As a result, it is essential for an individual to know their rights, know where to get advice, and be prepared to fight every inch of the way to obtain a solution which is right for them. An excellent and easy-to-understand summary of the law and rights to housing, adaptations and equipment as well as legislation on Care in the Community is contained in the book by Jenny Morris (herself spinal cord injured) entitled 'Community Care – Your Rights to Housing and Support' (Pavilion 1997).
There are a number of different housing options available such Council housing, housing associations, private rented housing, purpose-built developments, self-build, buying an existing property or living in a mobile home.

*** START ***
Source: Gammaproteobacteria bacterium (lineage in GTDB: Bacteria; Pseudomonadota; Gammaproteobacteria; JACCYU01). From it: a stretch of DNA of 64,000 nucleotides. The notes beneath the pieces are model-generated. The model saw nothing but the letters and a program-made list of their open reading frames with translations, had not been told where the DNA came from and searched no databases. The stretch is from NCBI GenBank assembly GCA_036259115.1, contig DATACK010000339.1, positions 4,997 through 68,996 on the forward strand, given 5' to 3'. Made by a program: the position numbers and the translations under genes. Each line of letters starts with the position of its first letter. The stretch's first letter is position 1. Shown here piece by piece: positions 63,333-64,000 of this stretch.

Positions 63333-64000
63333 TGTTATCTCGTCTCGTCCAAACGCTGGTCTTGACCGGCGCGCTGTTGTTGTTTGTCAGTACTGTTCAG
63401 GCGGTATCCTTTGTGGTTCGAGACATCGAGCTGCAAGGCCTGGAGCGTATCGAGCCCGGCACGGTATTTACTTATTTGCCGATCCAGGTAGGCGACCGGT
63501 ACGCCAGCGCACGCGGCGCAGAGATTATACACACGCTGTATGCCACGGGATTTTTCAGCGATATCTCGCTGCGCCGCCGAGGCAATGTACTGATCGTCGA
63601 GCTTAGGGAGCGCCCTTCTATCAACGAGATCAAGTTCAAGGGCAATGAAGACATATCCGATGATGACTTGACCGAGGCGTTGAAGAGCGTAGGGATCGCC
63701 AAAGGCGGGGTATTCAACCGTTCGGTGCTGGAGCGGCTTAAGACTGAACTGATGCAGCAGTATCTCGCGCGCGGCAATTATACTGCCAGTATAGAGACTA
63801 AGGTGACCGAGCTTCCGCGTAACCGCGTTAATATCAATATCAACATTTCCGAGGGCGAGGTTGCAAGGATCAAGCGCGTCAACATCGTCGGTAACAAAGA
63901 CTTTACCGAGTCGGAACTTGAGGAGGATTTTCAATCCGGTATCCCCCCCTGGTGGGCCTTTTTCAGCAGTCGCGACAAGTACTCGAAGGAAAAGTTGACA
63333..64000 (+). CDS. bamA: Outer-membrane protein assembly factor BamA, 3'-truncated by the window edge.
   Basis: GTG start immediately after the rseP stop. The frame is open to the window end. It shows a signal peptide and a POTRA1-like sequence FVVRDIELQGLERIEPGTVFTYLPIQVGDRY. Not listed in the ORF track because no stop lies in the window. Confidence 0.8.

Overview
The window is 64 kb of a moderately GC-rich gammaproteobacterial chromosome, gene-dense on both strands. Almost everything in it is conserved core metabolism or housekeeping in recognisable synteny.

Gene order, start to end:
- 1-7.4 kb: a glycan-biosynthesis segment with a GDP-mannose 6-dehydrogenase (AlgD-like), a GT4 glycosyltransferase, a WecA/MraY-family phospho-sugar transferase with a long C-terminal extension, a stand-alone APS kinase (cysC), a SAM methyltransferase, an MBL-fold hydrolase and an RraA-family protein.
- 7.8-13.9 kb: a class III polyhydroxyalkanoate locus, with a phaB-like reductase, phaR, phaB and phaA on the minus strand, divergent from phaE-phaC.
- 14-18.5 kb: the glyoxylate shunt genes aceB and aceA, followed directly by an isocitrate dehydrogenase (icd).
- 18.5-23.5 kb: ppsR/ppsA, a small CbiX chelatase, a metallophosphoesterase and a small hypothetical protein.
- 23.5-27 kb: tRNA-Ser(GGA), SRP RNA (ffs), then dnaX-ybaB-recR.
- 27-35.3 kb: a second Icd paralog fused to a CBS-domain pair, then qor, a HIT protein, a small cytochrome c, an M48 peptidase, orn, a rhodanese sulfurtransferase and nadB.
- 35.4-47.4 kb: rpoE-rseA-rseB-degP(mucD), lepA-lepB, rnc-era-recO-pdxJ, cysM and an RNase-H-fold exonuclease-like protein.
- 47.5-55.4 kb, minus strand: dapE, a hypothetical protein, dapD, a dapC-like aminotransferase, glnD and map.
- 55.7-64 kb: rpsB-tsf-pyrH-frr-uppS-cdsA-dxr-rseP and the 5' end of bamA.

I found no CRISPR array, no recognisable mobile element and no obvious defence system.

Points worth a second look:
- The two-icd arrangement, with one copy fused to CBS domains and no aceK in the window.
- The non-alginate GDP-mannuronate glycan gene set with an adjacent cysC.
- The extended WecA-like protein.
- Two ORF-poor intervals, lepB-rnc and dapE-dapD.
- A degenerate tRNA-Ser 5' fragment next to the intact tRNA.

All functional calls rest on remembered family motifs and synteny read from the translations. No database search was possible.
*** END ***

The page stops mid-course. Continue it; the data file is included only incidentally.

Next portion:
A disabled person can be assisted with their housing needs through the Homelessness Act. The Housing Act was updated in 1996 and this affected how homelessness and housing needs should be defined. It is a very complex area and the wording in the Act is crucial to its implementation. Shelter (Tel: 080 8800 4444) can give further advice and assistance.
Before being discharged from hospital after injury, a person with SCI will almost certainly have to carry out some modifications to enable accessibility both to their home and inside it. The home may appear unsuitable and an individual may decide that it would be better to move to a different one. Yet, in other respects, this may not be the wisest choice since an individual has enough to cope with without facing all the stresses and strains of moving house. After a long spell in hospital, familiar faces, places and friends can be very welcome and so it may well be better to make the minimum adaptations to live in the existing home for the time being and contemplate moving at a later date.